Daniel Goleman: What is the Buddhist understanding of Time? How can we relate our sense of the process of time to our experience of the present moment?
His Holiness the Dalai Lama: In Buddhism, the concept of linear time, of time as a kind of container, is not accepted. Time itself, I think, is something quite weak. It depends on some physical basis, some specific thing. Apart from that thing it is difficult to pinpoint—to see time. Time is understood or conceived only in relation to a phenomenon or a process.
Daniel Goleman: Yet the passage of time seems very concrete—the past, the present, aging. The process of time seems very real. The Dalai Lama : This business of time is a difficult subject. There are several different explanations and theories about time; there is no one explanation in Buddhism. I feel there is a difference between time and the phenomena on which time is projected. Time can be spoken of only in relation to phenomena susceptible to change, which because they are susceptible to change are transitory and impermanent. “Impermanent” means there is a process. If there is no process of change, then one cannot conceive of time in the first place.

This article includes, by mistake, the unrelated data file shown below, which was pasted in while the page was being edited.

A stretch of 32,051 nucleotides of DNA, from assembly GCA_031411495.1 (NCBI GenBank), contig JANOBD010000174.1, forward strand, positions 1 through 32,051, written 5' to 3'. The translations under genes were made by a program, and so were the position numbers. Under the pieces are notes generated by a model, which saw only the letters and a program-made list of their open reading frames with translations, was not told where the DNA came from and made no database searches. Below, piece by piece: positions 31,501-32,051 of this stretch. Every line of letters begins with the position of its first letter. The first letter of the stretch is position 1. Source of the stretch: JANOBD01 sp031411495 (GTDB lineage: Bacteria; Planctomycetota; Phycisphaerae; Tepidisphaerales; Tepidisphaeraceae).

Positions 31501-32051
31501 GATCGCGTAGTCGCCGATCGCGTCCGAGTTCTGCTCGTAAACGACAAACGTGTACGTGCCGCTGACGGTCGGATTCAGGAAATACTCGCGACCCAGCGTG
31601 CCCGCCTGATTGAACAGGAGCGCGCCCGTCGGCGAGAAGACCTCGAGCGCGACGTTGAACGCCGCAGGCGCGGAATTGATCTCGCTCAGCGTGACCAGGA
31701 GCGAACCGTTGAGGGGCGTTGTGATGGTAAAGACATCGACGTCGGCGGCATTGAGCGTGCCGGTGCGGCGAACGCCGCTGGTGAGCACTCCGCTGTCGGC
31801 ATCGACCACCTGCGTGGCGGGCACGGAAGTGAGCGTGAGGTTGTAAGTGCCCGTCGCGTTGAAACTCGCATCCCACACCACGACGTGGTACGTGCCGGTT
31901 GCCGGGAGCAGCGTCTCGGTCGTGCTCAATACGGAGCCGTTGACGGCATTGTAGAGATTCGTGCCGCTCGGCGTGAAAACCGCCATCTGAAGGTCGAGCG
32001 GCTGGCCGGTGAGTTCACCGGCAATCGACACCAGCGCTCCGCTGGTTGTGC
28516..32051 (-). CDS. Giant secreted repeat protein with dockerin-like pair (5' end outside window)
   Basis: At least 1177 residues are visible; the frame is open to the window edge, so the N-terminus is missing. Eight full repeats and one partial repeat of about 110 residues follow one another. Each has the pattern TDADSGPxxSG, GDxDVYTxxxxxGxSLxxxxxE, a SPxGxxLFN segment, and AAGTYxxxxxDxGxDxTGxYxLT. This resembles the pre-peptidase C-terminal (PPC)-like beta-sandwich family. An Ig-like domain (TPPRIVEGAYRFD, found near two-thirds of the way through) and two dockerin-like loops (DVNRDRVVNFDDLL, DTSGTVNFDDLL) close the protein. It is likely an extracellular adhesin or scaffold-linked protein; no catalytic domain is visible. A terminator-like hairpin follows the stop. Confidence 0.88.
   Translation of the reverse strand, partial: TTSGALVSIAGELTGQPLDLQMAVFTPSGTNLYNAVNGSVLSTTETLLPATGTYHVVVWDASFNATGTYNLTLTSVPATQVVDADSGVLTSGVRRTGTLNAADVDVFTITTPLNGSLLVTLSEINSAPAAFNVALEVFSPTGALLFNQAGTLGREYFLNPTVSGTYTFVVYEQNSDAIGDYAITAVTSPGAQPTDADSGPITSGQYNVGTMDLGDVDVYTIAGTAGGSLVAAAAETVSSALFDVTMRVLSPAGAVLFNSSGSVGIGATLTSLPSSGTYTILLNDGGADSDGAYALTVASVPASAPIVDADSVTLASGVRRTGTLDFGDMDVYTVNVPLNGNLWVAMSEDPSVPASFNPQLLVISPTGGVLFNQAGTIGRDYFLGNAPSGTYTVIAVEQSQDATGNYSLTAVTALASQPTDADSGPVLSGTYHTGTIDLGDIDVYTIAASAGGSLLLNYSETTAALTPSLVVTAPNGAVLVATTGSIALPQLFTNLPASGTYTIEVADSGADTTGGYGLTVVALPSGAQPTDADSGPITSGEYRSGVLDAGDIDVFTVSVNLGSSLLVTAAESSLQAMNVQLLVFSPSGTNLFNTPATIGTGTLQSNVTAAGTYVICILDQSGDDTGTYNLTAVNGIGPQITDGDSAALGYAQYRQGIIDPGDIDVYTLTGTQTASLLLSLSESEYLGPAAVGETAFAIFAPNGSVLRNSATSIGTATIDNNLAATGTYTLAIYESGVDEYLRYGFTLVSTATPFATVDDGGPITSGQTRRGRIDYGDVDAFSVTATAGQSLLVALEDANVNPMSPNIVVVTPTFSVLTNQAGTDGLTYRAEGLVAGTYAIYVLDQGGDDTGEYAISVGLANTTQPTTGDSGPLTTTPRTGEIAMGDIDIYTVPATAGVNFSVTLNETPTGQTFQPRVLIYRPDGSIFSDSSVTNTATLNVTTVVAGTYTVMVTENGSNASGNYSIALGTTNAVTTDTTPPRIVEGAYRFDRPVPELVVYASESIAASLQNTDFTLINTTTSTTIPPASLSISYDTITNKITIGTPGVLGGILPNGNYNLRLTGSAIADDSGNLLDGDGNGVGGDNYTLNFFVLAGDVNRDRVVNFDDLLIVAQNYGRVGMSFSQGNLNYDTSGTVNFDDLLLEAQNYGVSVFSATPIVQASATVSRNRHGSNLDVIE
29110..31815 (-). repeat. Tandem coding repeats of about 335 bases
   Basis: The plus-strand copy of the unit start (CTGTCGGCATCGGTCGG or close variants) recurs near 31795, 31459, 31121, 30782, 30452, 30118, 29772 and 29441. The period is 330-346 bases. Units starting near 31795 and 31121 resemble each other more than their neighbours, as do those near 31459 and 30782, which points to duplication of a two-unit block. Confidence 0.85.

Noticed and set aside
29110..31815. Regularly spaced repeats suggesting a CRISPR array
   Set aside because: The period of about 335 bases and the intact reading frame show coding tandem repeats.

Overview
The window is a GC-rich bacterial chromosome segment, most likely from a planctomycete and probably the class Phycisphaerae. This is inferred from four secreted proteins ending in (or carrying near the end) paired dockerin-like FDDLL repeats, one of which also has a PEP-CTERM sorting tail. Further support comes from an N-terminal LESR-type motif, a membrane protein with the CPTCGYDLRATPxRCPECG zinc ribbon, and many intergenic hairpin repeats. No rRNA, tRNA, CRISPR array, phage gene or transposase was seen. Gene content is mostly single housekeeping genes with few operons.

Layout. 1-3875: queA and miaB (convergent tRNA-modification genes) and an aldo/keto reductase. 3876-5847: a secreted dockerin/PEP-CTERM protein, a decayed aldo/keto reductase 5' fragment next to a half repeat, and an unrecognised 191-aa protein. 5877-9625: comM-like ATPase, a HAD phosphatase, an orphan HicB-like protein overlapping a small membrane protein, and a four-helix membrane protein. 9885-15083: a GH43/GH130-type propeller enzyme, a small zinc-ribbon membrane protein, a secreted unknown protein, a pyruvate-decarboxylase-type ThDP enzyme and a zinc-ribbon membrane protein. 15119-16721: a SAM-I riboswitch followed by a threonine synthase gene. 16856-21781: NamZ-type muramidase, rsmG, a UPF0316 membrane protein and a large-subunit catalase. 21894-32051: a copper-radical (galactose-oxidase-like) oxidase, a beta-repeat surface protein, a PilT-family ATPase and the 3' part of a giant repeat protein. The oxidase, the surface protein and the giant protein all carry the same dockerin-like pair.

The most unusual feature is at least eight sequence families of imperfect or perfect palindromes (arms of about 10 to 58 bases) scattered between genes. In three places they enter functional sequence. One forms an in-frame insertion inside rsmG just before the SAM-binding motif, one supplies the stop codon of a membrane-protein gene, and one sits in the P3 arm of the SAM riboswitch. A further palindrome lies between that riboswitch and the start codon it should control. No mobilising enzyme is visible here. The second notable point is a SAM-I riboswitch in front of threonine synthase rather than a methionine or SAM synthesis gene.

The question is whether it is possible to imagine an independent time which is not related to any particulars, any object that goes through change. In relation to such an object, we can talk about the past of that thing, its present state, and its future; but without relation to such particulars, it is very difficult to conceive of an instant of time totally independent of a particular basis.
– From “The Experience of Change,” Tricycle, Summer 1996
Read the complete article on tricycle.com.
Thank you for subscribing to Tricycle! As a nonprofit, we depend on readers like you to keep Buddhist teachings and practices widely available.